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Date: Mon, 5 Oct 2015 00:38:50 +0200
From: "Jason A. Donenfeld" <>
To: misc <>, oss-security <>
Subject: Remotely triggerable buffer overflow in OpenSMTPD

Hi folks,

I'm passing the gauntlet for anyone who wants to analyze this for
impact etc. There's a remotely triggerable buffer overflow in
OpenBSD's OpenSMTPD -- the latest version, 5.7.2 -- reachable by
sending messages with huge header lines. Qualys recently published a
result of a big audit, but it seems like they based their
investigations primarily on an older version of OpenSMTPD that didn't
have as much of the "filter" infrastructure. I'd recommend interested
parties spend some time looking through the filter code, as there
could be more problems. Here's a vulnerability in the filter io path:

static void
filter_tx_io(struct io *io, int evt)
        struct filter_session   *s = io->arg;
        size_t                   len, n;
        char                    *data;
        char                    buf[65535];

        log_trace(TRACE_FILTERS, "filter: filter_tx_io(%p, %s)", s,

        switch (evt) {
        case IO_DATAIN:
                data = iobuf_data(&s->ibuf);
                len = iobuf_len(&s->ibuf);
                memmove(buf, data, len);
                buf[len] = 0;
                log_trace(TRACE_FILTERS, "filter: filter_tx_io: datain
(%zu) for req %016"PRIx64": %s",
                    len, s->id, buf);

In this block, it's possible for `len` to be greater than 65535. I
believe the maximum is 65536, but I've spent not too much time playing
with this to be sure. Either way, the memmove() overflows `buf`. When
len=65536, GNU's fortify source catches it and kills the program. I'm
not sure the behavior on OpenBSD or other platforms. Depending on the
layout of the stack, being able to overwrite two bytes (or perhaps
more? which would be even worse) could lead to execution, but, again,
I haven't looked for more than a few minutes, so I'm not sure.

I'm attaching here a crash reproducer. Running `sendmail <` will result in a
remote OpenSMTPD dying (at least on GNU systems with fortify source;
on others, the behavior is undefined).

If the execution makes it past that memmove, and filter tracing is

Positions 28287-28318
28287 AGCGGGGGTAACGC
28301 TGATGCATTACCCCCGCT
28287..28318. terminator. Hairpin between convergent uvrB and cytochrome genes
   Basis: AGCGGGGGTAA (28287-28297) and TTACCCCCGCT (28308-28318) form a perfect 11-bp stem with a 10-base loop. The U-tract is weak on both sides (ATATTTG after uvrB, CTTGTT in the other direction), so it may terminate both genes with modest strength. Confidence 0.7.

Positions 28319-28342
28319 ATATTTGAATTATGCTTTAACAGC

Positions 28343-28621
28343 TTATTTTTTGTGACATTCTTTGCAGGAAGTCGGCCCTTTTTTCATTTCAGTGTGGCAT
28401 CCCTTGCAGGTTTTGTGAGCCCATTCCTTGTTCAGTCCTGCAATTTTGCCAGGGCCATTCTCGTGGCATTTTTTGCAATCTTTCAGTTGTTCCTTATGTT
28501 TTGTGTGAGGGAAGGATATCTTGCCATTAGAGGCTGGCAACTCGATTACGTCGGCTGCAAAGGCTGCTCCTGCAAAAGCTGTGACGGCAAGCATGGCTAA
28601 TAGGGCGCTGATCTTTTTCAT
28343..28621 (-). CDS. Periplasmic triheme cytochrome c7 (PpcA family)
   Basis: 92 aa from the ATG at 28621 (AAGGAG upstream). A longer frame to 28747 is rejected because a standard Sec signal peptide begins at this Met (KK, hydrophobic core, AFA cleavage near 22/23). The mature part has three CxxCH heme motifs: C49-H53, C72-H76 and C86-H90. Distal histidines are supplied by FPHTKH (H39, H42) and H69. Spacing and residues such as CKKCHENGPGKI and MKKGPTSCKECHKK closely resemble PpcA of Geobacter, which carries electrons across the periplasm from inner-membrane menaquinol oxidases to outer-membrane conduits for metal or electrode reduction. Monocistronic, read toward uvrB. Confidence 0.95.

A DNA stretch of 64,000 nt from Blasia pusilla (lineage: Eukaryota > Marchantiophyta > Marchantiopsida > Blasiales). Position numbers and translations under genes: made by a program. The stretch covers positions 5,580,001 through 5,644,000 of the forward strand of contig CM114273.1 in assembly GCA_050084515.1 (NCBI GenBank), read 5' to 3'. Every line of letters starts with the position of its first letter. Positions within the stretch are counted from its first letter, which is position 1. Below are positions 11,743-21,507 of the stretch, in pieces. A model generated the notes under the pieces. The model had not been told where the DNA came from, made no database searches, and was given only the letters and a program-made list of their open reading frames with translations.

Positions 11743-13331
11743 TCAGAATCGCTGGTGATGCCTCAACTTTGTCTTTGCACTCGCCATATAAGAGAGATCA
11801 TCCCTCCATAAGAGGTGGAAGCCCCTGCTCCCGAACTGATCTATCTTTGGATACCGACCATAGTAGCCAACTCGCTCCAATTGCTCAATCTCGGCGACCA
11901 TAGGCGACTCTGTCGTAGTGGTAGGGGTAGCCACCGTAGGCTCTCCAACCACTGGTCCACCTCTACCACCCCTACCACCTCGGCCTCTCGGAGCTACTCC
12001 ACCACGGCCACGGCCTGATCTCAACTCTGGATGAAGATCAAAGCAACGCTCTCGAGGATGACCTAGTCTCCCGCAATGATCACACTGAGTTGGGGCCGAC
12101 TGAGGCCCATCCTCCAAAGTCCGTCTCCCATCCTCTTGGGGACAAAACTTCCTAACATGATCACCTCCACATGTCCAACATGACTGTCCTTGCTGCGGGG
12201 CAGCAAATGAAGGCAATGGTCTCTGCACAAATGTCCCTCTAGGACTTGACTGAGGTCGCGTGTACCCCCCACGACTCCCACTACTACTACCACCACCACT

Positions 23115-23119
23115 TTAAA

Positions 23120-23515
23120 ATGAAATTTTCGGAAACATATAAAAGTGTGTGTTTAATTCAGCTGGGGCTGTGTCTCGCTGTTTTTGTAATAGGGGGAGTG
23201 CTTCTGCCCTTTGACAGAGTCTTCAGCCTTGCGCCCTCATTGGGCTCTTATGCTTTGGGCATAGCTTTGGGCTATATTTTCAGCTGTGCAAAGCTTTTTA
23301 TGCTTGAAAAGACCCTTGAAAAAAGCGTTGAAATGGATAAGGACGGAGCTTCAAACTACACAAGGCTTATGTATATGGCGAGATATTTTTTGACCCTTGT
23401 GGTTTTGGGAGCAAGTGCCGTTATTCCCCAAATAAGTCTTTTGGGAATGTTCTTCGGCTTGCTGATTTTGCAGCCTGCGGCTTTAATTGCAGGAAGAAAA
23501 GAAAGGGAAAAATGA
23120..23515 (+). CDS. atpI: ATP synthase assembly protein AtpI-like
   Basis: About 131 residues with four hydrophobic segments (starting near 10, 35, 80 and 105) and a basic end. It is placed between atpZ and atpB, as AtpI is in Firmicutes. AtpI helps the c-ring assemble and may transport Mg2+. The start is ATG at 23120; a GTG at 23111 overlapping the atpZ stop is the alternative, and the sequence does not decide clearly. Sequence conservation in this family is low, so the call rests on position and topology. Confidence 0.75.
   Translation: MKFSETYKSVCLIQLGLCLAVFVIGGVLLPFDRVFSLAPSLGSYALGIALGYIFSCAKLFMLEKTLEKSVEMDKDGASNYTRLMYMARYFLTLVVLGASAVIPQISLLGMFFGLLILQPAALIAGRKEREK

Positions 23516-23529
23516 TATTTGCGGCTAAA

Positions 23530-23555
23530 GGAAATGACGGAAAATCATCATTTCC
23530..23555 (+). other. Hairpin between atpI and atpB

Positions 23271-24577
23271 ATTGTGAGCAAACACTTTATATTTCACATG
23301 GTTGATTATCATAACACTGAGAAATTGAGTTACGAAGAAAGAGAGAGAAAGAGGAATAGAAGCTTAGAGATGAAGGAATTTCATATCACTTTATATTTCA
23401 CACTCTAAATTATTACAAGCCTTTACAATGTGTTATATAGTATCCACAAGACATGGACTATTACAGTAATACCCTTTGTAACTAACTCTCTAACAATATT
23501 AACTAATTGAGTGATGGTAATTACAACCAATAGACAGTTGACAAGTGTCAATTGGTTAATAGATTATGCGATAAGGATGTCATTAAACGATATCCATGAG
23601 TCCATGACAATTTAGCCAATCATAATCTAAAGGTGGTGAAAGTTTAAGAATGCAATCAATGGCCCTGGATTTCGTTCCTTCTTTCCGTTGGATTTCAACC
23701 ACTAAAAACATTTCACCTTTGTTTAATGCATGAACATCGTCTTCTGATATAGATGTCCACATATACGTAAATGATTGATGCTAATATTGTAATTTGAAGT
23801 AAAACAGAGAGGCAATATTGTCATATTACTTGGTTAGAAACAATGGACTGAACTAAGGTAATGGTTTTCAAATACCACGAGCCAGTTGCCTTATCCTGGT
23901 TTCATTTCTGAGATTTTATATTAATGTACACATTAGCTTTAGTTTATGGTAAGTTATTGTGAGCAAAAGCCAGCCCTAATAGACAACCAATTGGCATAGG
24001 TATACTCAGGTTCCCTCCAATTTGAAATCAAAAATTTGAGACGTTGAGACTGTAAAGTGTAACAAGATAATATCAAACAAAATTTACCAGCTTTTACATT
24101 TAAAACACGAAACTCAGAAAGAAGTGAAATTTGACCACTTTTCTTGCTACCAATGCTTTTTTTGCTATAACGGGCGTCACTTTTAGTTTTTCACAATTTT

enabled, this line is printed:

filter: filter_tx_io: datain (65536) for req 8e6eab5b833e834b: x-xxx-xxxxx: xx

If execution hits a fortify source abort point, this is the stack trace:

(gdb) bt
#0  0x0000003c6f433468 in raise () from /lib64/
#1  0x0000003c6f43483a in abort () from /lib64/
#2  0x0000003c6f472381 in __libc_message () from /lib64/
#3  0x0000003c6f4f8077 in __fortify_fail () from /lib64/
#4  0x0000003c6f4f6110 in __chk_fail () from /lib64/
#5  0x0000000000412840 in memmove (__len=65536, __src=0x1cff900,
    at /usr/include/bits/string3.h:59
#6  filter_tx_io (io=<optimized out>, evt=<optimized out>) at
#7  0x00000000004154c0 in io_dispatch (fd=<optimized out>,
ev=<optimized out>, humppa=0x1c957d8)
    at ../../smtpd/ioev.c:580
#8  0x0000003c82820044 in event_process_active_single_queue () from
#9  0x0000003c82820ddf in event_base_loop () from /usr/lib64/
#10 0x000000000042d069 in pony () at ../../smtpd/pony.c:221
#11 0x00000000004071cc in fork_peers () at ../../smtpd/smtpd.c:829
#12 main (argc=<optimized out>, argv=<optimized out>) at ../../smtpd/smtpd.c:724

If my assumption is correct about 65536 being the maximum of len, I'd
recommend making that buffer be size 65537, or making it size 65536
and being smart about that buf[len]=0 line. If my assumption isn't
correct about 65536, perhaps the code will have to be more
significantly refactored. Probably the OpenSMTPD/OpenBSD developers
can make the best choice here though.

At some point we might want a CVE for this.


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